Denver Urban Research Institution Leadership Summit Recap
Our inaugural Urban Research Institution Leadership Summit, co-hosted with the University of Colorado Denver, was incredibly focused and productive. Every attendee was a VP or Executive Director of their alumni relations team and/or their alumni association, with their sleeves rolled up, ready to dig in. Here’s a short recap of the talks and workshops throughout the two-days.
Andrea Wagner | Vice Chancellor of Advancement, CU Denver
The day kicked off with Andrea Wagner, Vice Chancellor of Advancement taking a poll of how many advancement team members face the same challenges as CU Denver, our host institution. Seventy percent of the bullet points were ubiquitous, including the schools formerly being considered a “Commuter” campus, a fast growing undergraduate population, and suffering from brand confusion against their system-flagship campuses. In a guest appearance by CU Denver Chancellor Dr. Dorothy Horrell, she stated “major urban institutions are a glimpse into the future and a beacon of hope for access in the higher education system.” Attendees were energized by the opportunities in front of them and excited to start sharing.
Creating a ‘front door’ for the city
Nolbert Chavez | Chief of External Initiatives, CU Denver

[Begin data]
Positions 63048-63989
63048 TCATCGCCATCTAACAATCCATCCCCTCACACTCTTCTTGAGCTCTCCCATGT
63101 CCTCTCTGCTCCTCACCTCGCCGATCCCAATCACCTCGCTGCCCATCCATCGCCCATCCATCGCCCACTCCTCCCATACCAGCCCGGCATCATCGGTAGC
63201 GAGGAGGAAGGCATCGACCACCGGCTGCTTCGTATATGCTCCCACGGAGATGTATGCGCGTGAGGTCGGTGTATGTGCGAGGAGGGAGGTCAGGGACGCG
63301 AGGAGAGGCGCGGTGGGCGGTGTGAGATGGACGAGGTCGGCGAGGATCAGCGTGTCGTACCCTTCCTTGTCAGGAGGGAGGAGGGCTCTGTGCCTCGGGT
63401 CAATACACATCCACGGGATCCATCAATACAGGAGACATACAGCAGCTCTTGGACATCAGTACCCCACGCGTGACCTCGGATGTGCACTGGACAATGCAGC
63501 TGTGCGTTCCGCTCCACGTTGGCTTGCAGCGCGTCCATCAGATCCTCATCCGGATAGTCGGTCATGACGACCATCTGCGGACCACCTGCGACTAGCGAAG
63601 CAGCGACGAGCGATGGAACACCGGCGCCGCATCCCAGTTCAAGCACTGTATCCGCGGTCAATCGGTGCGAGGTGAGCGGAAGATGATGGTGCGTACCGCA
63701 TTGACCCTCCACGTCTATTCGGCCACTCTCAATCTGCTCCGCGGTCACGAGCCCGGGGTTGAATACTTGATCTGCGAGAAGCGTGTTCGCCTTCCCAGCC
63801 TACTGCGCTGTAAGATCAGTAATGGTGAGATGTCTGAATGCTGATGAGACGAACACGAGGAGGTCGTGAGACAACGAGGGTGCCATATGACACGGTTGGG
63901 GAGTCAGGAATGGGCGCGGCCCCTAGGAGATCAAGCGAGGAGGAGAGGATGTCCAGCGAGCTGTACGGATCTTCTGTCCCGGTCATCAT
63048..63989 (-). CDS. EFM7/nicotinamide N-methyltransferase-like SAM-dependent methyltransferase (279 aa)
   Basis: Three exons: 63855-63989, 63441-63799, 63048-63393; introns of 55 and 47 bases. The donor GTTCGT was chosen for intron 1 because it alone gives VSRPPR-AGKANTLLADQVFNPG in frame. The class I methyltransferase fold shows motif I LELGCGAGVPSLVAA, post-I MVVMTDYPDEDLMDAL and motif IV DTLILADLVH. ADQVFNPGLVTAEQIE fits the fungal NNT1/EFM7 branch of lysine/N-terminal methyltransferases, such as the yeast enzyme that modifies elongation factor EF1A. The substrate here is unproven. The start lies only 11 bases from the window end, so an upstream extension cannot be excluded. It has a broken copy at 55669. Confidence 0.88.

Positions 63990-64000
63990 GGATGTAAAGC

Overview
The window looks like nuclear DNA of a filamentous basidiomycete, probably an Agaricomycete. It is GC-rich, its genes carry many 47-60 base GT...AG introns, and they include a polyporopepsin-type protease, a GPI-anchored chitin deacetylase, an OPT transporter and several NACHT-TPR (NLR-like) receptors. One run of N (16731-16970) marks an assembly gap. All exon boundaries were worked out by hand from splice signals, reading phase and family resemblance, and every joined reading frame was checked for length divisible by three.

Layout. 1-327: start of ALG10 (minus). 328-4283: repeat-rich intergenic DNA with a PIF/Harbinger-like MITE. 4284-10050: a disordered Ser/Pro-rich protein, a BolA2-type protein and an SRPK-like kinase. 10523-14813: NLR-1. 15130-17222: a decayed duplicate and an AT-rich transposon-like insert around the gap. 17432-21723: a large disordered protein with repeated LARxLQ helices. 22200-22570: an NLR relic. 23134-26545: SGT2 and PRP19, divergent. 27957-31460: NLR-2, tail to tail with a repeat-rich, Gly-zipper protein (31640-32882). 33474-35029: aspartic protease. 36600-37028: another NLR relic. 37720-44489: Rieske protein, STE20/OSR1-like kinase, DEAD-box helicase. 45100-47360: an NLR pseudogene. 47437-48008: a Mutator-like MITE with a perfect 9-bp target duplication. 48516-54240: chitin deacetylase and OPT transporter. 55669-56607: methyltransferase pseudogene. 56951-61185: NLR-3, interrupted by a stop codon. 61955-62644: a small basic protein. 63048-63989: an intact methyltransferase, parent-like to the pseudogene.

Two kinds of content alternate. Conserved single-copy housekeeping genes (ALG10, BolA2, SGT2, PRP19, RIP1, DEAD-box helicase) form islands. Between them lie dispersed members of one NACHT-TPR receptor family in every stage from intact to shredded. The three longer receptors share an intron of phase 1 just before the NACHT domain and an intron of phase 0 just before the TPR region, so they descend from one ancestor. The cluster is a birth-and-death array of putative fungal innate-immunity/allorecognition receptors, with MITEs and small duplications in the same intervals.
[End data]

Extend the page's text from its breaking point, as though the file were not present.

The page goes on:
We were greeted by a special guest, Nolbert Chavez, CU Denver Chief of External Initiatives. Nolbert works closely with Chancellor Horrell, faculty, and staff to assure that external engagement efforts across campus are effective, value added and strategic.
Inspired by conversations with Michael B. Hancock, mayor of Denver and proud CU Denver alumnus, Nolbert is co-leading a project to create the CU Denver City Center designed as a front-door for the community and City of Denver to access CU Denver resources. One of the unique opportunities and challenges of being a major, urban-based campus is defining the role the university plays in big city issues like access, transportation, and infrastructure. The advancement team at CU Denver takes its community engagement role very seriously. With a newly enrolled population that is 49% students of color, and a growing 1st generation college student population, CU Denver is more reflective of Denver’s growing urban population than any other institution in the state.
Articulating your value proposition